A term that gets thrown around a lot

Is performative activism real?

Pro Palestina demonstraties Foto: DUB
Students protesting for Palestine at the University Library. Photo: DUB

The phrase “performative activism” or “performative leftism” gets thrown around a lot, especially around campus, with irritated tones and rolled eyes. The main assumption is that some people are not genuine in the care they portray to the outside world about social issues. I have a few issues with this concept and the discourse around it, mainly that it has grown to the point of being reductive.

There are important discussions to be had about how to educate one’s self on issues regarding race, gender, sexuality, etc. As being not bigoted is becoming more and more of a social norm, with some people labelling it as “political correctness”, people who show support to the causes surrounding these issues on social media have grown. On social media, the term "performative activism" tends to describe someone who posts about these issues but doesn't take corresponding values into their real life. Virtue-signalling through social media and using these issues to further one’s own image are conversations to be had. However, the label of performative activism has outgrown this into a criticism of one’s activities in real life. 

I have seen people who go to Palestine protests be called “performative activists” because they “don’t know what is going on” and people who hang Ukrainian flags getting criticised for not knowing the history of the region. At this point, it just becomes a way of gatekeeping political involvement and is a bad-faith view of other people’s intentions. Yes, a level of political awareness should be supported and ignorance should be called out. But if the person is supporting the cause that you also support, how can you think of that as ignorance? Clearly, they have found the cause important enough to take time out of their day to go to a protest. The idea that they do this for lesser reasons than another person is quite discriminative. It should be our goal to inform when needed and raise other people with us, rather than disregard their engagement and put them down. This is another way of virtue-signalling, by showing that you are more virtuous in your political actions than other people.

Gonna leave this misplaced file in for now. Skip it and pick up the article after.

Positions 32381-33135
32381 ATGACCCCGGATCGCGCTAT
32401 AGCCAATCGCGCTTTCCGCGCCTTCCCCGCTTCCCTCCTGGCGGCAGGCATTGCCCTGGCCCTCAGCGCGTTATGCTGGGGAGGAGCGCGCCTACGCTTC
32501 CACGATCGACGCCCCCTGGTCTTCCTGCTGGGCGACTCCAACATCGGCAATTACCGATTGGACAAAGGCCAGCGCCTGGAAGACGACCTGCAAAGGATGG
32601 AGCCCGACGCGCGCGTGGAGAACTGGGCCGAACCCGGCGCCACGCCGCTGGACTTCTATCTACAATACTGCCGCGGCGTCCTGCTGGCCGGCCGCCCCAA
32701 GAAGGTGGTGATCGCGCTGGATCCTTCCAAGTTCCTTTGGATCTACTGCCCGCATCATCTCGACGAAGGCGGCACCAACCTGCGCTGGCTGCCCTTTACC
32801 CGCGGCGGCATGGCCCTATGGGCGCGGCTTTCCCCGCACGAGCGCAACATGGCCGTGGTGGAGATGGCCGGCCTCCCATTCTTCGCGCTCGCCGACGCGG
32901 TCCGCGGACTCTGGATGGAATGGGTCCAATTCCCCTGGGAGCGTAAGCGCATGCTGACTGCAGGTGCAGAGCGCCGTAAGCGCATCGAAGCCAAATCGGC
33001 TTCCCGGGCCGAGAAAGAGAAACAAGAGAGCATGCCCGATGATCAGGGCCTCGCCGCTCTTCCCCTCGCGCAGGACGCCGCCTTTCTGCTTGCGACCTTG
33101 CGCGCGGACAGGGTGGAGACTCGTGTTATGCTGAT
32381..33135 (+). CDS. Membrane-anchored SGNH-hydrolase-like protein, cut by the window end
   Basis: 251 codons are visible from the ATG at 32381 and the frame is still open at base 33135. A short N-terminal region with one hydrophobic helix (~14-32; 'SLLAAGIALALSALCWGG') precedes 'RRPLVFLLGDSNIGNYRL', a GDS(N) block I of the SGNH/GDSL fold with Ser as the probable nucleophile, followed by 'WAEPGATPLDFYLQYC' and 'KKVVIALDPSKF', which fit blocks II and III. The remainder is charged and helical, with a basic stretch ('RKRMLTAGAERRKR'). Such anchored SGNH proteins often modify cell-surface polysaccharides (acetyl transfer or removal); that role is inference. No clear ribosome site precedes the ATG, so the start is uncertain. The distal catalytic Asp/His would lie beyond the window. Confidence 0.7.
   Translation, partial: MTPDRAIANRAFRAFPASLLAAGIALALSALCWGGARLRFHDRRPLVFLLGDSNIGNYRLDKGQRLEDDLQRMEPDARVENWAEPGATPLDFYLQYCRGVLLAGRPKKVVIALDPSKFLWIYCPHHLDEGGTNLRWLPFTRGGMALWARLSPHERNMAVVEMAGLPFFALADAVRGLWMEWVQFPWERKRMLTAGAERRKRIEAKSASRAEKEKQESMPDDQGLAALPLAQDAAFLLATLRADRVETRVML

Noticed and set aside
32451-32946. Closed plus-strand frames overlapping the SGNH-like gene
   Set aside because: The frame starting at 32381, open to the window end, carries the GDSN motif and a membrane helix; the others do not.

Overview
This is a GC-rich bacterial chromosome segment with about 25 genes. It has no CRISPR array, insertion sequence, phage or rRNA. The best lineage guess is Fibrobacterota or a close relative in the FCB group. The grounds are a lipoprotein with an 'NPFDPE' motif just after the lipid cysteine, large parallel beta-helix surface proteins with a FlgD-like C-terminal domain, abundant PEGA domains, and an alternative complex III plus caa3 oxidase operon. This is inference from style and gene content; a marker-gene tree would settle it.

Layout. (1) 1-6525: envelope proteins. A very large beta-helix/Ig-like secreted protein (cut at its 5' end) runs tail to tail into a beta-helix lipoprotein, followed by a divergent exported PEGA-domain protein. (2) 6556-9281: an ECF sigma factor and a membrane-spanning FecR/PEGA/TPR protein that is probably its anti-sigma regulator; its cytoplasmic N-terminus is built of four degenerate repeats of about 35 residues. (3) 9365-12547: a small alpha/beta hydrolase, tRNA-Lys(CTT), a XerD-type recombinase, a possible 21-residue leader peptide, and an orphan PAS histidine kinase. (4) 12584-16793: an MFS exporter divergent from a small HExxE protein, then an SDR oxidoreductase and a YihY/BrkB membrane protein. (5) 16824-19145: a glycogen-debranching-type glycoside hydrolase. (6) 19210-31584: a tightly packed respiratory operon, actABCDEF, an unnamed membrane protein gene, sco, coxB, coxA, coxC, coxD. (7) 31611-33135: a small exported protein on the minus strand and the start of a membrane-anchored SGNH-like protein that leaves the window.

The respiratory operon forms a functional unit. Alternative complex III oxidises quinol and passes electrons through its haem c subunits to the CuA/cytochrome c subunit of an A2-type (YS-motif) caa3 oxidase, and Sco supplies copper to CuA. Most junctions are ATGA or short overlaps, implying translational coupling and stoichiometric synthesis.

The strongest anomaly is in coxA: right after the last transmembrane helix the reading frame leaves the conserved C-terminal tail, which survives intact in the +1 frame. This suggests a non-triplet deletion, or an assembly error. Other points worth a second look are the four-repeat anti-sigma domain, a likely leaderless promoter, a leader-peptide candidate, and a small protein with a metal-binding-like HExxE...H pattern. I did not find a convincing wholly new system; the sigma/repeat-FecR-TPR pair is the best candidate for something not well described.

Another issue is the intellectual elitism that feeds into this. In leftist circles, there is a gatekeeping that centres around reading theory or a level of informational prowess. Someone who calls themselves a feminist can be disregarded based on their knowledge. It is reductive to think that reading feminist texts is a criterion to consider someone a feminist, not to mention it puts too much value on academic knowledge and too little on genuine care. One’s academic background or access to resources is directly tied to socioeconomic class. In every social movement, some people just tag along, it is true that they should be further integrated but not everyone has the ability or opportunity to do so. If we want to educate, instead of infighting within a movement, we should strive to educate the ones who are making the issue worse.